12 May 2016 - Unveiling the ubiquitin fingerprint induced by Salmonella infection.

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A cellular invasion by bacterial pathogens can immediately be detected on the molecular level. The dynamic changes observed are due to the host cell gearing up for defense and the bacterium trying to achieve its primary goal of propagation.

As published in the current online edition of Molecular Cell, the groups of Ivan Dikic and Christian Behrends have shed light on the dynamic changes within a host cell in response to an infection with Salmonella.

Like criminal profilers, and using quantitative mass spectrometry, the scientists tracked all sites within the host cells that are ubiquitinated in response to an infection. Ubiquitination is commonly used by cells to relay signals.

The scientists hypothesized that all proteins that become ubiquitinated after Salmonella invasion must be involved in either propagating or limiting the infection. Indeed, this novel approach gave an unprecedented insight into all cellular processes affected by the infection and identified important new regulatory hubs.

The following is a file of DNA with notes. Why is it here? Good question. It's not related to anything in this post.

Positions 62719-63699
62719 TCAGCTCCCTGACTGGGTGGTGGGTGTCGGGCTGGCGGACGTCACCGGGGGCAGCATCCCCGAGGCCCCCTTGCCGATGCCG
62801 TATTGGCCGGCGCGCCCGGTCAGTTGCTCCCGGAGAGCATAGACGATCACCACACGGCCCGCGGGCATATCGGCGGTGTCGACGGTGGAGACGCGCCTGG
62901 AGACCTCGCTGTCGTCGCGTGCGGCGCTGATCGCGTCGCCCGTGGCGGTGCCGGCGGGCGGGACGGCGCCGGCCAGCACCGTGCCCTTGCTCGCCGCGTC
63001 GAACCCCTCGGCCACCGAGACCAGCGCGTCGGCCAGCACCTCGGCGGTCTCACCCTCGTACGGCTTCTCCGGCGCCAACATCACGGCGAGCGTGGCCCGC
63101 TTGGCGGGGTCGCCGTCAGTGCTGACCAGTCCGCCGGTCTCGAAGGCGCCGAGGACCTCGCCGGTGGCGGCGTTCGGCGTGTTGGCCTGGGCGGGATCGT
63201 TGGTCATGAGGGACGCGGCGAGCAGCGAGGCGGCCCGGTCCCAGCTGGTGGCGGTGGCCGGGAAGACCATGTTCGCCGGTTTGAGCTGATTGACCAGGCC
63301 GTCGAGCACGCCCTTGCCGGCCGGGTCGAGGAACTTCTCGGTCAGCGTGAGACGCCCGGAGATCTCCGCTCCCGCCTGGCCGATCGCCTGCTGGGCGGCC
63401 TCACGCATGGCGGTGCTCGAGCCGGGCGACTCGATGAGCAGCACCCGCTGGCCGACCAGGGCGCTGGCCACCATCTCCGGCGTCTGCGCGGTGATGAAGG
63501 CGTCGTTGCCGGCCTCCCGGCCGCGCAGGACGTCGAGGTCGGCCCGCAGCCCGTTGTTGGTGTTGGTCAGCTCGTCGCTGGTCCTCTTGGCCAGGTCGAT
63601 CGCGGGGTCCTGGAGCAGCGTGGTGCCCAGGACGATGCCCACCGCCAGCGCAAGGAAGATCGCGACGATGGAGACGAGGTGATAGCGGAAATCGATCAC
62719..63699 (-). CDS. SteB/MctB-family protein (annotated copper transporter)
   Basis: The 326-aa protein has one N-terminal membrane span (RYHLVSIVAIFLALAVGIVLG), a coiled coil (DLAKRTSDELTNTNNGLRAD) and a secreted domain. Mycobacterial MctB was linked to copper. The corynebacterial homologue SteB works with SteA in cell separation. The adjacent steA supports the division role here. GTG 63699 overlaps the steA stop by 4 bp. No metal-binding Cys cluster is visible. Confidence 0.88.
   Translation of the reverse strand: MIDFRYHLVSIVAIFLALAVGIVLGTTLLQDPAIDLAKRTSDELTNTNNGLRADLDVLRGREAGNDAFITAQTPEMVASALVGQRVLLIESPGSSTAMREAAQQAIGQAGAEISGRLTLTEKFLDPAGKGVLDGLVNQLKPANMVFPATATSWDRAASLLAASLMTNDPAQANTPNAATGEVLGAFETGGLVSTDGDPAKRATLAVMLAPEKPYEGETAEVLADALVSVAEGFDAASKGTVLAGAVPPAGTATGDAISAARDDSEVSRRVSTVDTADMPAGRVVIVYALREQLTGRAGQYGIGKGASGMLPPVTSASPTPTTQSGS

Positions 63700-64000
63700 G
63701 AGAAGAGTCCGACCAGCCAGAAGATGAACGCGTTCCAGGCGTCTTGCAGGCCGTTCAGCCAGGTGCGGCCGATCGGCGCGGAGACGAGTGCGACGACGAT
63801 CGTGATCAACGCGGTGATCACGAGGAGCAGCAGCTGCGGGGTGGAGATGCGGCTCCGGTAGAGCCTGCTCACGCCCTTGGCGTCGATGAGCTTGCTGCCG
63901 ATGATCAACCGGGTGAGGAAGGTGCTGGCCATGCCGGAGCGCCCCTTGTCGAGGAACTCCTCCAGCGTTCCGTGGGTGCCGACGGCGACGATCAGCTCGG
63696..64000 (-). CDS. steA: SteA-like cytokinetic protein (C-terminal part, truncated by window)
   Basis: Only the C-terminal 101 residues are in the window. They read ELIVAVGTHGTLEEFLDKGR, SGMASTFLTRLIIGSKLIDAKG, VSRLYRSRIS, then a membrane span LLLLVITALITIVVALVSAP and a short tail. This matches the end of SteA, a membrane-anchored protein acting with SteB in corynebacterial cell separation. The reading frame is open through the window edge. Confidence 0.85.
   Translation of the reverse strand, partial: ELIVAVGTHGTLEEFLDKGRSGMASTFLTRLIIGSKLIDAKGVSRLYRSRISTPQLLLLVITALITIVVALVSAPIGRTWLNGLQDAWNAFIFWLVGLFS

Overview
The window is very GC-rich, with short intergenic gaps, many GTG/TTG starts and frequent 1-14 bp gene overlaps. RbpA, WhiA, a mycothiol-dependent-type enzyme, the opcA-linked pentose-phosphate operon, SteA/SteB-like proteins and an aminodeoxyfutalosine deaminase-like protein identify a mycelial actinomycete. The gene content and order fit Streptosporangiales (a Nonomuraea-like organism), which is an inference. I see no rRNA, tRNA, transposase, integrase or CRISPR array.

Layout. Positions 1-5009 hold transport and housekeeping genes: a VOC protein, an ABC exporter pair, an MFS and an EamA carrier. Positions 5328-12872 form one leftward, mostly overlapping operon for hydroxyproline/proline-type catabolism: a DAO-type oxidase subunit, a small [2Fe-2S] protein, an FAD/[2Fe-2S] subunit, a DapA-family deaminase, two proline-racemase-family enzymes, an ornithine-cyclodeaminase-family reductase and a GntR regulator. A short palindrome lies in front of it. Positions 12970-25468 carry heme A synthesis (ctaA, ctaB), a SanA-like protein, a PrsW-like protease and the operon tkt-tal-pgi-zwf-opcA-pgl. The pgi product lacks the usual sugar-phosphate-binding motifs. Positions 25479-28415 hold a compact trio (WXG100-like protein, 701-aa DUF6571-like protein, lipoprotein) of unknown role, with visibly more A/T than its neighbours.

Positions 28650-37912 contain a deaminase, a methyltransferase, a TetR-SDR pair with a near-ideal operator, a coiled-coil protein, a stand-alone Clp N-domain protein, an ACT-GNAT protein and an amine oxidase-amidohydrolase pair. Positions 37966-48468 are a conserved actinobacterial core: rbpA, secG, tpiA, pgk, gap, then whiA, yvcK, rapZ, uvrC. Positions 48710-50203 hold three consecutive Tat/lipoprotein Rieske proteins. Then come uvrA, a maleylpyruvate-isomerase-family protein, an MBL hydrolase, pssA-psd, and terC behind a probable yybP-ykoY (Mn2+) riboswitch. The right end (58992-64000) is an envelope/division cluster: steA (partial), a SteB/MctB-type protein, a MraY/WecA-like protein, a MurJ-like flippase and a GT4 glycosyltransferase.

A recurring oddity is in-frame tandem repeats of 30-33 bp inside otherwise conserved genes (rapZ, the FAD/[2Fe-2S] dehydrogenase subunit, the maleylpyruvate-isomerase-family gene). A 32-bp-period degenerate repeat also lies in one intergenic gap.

Given the increased occurrence of antibiotic resistance in bacterial pathogens, which hampers current treatment schemes and prompts the need for alternative anti-bacterial strategies, this comprehensive dataset will reveal new targets for inhibiting Salmonella propagation and preventing the associated inflammatory reaction.